AWS for M&E Blog

Add live chat to your video streams with Amazon Interactive Video Service

Today, Amazon Interactive Video Service (Amazon IVS) introduced Amazon IVS Chat, a new feature that enables developers to build interactive experiences designed to scale alongside Amazon IVS live streams.

The team at Amazon IVS understands the importance of live chat as a core part of social video. Alongside Timed Metadata, Amazon IVS Chat is a foundational technology with tools developers need to create new and exciting interactive experiences. With minimal development, you can set up a chat room designed to support hundreds of thousands of users chatting together.

Amazon IVS Chat comes with built-in “active” moderation features that allow moderators to delete messages and disconnect users. Amazon IVS Chat also supports automated or “passive” moderation, which empowers developers to leverage advanced technologies like machine learning (ML) or natural language processing (NLP) to proactively review and remove harmful content. Check out the Getting Started with Amazon IVS Chat guide to learn more about moderation.

The sample app in this blog post is a simple live streaming app with video and chat. Following are the steps required to get up and running:

  1. Deploy a simple serverless backend to handle authentication and send events to the chat room
  2. Configure and run the React client app

Although this post covers the React client app, code samples for iOS and Android are also available as open-source repositories:

The demo client app running in a web browser


Before you set up the demo app, you need the following:

  • AWS CLI Version 2
  • Access to an AWS Account with at least the following permissions:
    • Create IAM roles
    • Create Lambda Functions
    • Authenticate and send Events in Amazon IVS Chat
    • Create Amazon S3 Buckets
  • Npm and NodeJS

Deploying the serverless backend

The backend application in this demo is used to handle encrypted chat tokens, which authorize users to perform actions in your chat room. In a production setting, this backend would retrieve data from an existing identity or user service, and then call Amazon IVS Chat to create a chat token with the appropriate permissions for a user. For example, a client that is marked as a default user in your user database can view and send messages, but a client marked as a moderator can also delete messages and disconnect users.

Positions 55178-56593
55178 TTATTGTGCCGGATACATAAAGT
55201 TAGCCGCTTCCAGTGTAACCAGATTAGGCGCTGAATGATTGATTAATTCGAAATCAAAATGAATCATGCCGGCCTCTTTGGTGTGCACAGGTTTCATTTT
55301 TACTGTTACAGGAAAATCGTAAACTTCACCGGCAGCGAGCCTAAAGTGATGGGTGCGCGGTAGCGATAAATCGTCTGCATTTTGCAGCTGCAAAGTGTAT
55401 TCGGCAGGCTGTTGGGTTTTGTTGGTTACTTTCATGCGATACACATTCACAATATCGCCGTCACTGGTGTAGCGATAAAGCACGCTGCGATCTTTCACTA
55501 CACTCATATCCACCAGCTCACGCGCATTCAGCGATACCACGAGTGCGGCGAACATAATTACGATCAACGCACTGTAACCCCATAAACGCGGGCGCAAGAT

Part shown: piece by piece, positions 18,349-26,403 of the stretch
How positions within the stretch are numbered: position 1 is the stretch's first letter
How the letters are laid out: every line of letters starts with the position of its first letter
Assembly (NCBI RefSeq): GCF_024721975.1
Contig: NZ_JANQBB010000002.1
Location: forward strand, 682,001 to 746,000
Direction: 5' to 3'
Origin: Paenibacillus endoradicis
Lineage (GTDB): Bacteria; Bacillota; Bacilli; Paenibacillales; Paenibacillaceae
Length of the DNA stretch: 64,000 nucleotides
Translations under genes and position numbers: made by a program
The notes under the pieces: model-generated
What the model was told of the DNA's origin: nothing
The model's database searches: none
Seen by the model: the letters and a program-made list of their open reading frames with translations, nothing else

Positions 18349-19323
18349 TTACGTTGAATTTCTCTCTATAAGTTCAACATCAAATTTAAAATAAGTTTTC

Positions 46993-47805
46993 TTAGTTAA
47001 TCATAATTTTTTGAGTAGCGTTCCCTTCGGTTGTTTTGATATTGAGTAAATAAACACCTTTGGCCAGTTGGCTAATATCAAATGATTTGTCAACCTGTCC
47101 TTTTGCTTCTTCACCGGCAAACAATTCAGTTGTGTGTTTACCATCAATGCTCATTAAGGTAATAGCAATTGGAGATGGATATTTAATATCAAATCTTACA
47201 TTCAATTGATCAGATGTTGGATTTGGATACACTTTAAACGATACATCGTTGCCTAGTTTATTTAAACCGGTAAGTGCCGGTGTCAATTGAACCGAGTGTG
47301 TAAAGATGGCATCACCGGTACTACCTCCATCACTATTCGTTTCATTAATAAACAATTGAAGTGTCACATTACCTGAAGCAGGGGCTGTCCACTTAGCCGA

In this demo, the backend simply accepts whatever information the client provides. When you launch the client app, you’ll be able to pick a username, profile picture, and whether or not you want moderator permissions.

Architecture diagram for the chat demo

Step 1 – Clone the repository and install the AWS SDK

First, clone the Amazon IVS Chat Web Demo source code from GitHub using your method of choice. The following steps describe how to do this using the Terminal app on macOS.

  1. Open the Terminal
  2. Navigate to a directory where you want to store the app code. For example: cd ~/git.
  3. Clone the demo code repository:

git clone

Navigate to serverless/dependencies/nodejs and run npm install to install the AWS SDK. Then, navigate back to the serverless directory:

cd ../../

Step 2 – Configure the AWS CLI tools

Before you start, run the following command to make sure you’re in the correct AWS account (or configure as needed):

aws configure

For configuration specifics, refer to the AWS CLI User Guide.

Step 3 – Create an Amazon S3 bucket

  • Replace <S3_BUCKET> with a name for your S3 Bucket.
  • Replace <AWS_REGION> with your AWS region. The following regions are supported:
    • us-east-1
    • us-west-2
    • eu-east-1

aws s3api create-bucket --bucket <S3_BUCKET> --region <AWS_REGION> \
--create-bucket-configuration LocationConstraint=<AWS_REGION>

Step 4- Pack template with the AWS SAM CLI

sam package --template-file template.yaml \
  --s3-bucket <S3_BUCKET> \
  --output-template-file output.yaml

DO NOT run the output from above command, proceed to the next step.

Step 5 – Deploy the packaged template

  • Replace <STACK_NAME> with a name of your choice. The stack name is used to reference the application.
  • Replace <AWS_REGION> with the AWS region you entered in Step 3.

sam deploy --template-file ./output.yaml \
--stack-name <STACK_NAME> \
--capabilities CAPABILITY_IAM \
--region <AWS_REGION>

Step 6 – Get the ApiURL output

The terminal output of a successful deployment

When the deployment successfully completes, copy the ApiURL from the stack output. You will need this ApiURL when configuring the demo client application. If you lose track of the outputs, you can find them again in the Amazon CloudFormation console, or run the following CLI command:

  • Replace <STACK_NAME> with the name of your stack from Step 5

aws cloudformation describe-stacks --stack-name <STACK_NAME> \
--query 'Stacks[].Outputs'

Running the client application locally